Monthly Archives: January 2007

To Sleep, Perchance….

Ugh.

I have not been sleeping well lately, and I can’t figure out why. I’m not unwell; there’s nothing in particular that is occupying my mind; my house is warm and my bed is comfortable and, in general, all’s right with my world. So why do I keep waking up around 2:30 in the morning?

It’s almost become a self-fulfilling prophesy: I wake up in the dark, then I’m frustrated that I’m awake in the dark and that frustration keeps me from falling back to sleep. So I lie there and think, or listen to whatever song is playing in a loop in my head (it’s currently “Driven to Tears” by the Police, in case you were wondering), and wonder whether I’m going to be doing this exact same thing in 24 hours. So far, I have – like clockwork.

It occurred to me this morning (at about 2:20) that there may be something that happens at around that time that actually DOES trigger me to wake – a passing train or a signal from the fire station down the street or something – but I’ve not been able to confirm that there’s any external reason for it. It’s just my body conspiring to make me crazy.

So far, it hasn’t impacted my mood too much; I’m trying to be mindful of NOT being a cranky so-and-so, particularly in the morning. If I can, I’ll try to sneak a little bit of a nap this afternoon, though my schedule is pretty jammed this week and a slot for napping may be impossible to find. I’ve got some tea that is supposed to be soothing; I might try a bit of that before bed and see what happens….

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Ten Things Tuesday

We’re into the second half of 100 things!

51.  I am constantly amazed that I can go into a store for toothpaste and shampoo and come out having spent $100 dollars and only carrying two bags.

52.  I love the West Wing, ER, Medium, Grey’s Anatomy, Wanted and Rescue Me.  I’m really hoping Wanted and Rescue Me get picked up for at least a few more seasons (though it looks like Wanted is gone for good), and that Santa gifts me a season of the West Wing on DVD until I have every last show.

53.  Even though The Sixth Sense is one of my all-time favorite movies, I’m always a little sad that I can never see it again for the first time.

54.  I was 37 years old the first time I smoked pot.  I must have done it wrong, because I don’t think it had any effect on me.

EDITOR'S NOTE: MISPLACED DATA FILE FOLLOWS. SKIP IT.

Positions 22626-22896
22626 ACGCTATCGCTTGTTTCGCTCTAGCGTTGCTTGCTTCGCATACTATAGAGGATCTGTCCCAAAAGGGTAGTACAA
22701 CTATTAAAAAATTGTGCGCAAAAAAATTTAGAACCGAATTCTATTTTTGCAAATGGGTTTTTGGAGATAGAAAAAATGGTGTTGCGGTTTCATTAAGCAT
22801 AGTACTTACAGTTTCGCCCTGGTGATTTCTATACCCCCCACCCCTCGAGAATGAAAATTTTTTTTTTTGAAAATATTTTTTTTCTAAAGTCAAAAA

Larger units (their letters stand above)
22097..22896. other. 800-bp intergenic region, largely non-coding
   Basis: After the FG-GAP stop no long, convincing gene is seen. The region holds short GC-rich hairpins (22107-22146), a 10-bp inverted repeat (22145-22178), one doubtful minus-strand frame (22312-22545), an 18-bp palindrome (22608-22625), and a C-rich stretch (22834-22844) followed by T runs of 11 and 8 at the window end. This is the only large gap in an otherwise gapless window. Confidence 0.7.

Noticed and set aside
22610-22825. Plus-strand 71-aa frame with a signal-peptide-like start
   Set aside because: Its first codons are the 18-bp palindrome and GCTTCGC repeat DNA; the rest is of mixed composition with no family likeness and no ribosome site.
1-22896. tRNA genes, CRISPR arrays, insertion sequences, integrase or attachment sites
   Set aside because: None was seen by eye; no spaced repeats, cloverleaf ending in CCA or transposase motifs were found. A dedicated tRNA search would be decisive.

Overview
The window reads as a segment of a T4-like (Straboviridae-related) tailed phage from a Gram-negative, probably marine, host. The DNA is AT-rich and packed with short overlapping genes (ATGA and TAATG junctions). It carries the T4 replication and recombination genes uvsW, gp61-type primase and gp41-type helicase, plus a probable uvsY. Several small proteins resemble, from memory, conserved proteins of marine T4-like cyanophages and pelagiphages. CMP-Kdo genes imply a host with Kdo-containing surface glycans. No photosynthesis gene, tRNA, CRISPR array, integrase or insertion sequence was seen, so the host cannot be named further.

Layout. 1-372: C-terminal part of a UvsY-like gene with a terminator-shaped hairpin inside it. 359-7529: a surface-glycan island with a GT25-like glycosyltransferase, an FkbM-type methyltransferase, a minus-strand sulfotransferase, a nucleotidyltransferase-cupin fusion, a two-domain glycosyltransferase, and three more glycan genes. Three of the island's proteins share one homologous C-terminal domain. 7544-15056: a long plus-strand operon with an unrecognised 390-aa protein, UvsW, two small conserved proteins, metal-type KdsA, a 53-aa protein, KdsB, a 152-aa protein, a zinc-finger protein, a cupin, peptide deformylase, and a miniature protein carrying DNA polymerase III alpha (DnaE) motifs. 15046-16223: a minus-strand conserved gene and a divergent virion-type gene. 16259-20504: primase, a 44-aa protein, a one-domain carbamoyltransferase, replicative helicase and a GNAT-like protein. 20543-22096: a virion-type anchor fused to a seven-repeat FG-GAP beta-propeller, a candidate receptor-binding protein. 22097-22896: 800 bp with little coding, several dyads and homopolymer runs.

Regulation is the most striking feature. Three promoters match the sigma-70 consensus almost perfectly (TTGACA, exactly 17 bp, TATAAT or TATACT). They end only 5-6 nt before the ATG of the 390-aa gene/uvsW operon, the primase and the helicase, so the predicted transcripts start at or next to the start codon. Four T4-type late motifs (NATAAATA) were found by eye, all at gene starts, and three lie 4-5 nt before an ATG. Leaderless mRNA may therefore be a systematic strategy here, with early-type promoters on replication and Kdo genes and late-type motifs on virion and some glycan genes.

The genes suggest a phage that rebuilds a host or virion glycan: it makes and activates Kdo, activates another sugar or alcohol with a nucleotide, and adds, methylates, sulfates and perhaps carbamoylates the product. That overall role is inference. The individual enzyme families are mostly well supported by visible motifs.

55.  I believe that all the truths in the Universe can be found somewhere in Calvin and Hobbes.

56.  I am deeply, deeply suspicious of organized religion.  I’ve seen it do far more harm than good.

57.  I watched far too much television as a child.  I have many fond memories of Hogan’s Heroes, The Munsters, All in the Family, Chico and the Man and a bunch of others.

58.  I hold a Master’s degree in Secondary English teaching.  I’m not sure, but I think I may want my Ph.D.

59.  I’ll spend $15 on an item I never intended to buy to make up a high enough total to get out of paying shipping for Amazon.  I hate paying postage.

60.  I can swear with alacrity (and often do!).  This amuses some of my friends, shocks others, and annoys my husband.  I totally get blamed any time my daughters swear in public (and rightly so!).

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Bumper Sticker Meme

Lacking anything better to write about (sorry, I’ve got brain freeze), I’m going to tell you what’s on the back of my car. Try to contain your giddy excitement.

I drive a fun little VW Golf. I love the thing, and affectionatly refer to it as “the hockey puck.” Puck and I have been through a lot, and I try very hard to keep her in tip-top shape, both inside and out. When it’s not STUPID cold, she gets vacuum and Armor-All treatments fairly regularly, and I never actually stick anything to her exterior. All my decals are the cling-to-the-glass kinds. Here’s what I’ve got:

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An “old school” Patriot’s logo. Not that there’s anything wrong with the NEW logo, mind you; it’s just not the one I grew up recognizing.

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The Chinese symbol for gratitude. Before I put it on my car, though, I asked my neighbor, whose native language is Chinese, if that’s what it REALLY says. I’m just cynical enough to worry that they sell these things to us and they really say “Stupid Americans will pay good money for Chinese symbols that mean “Stupid American””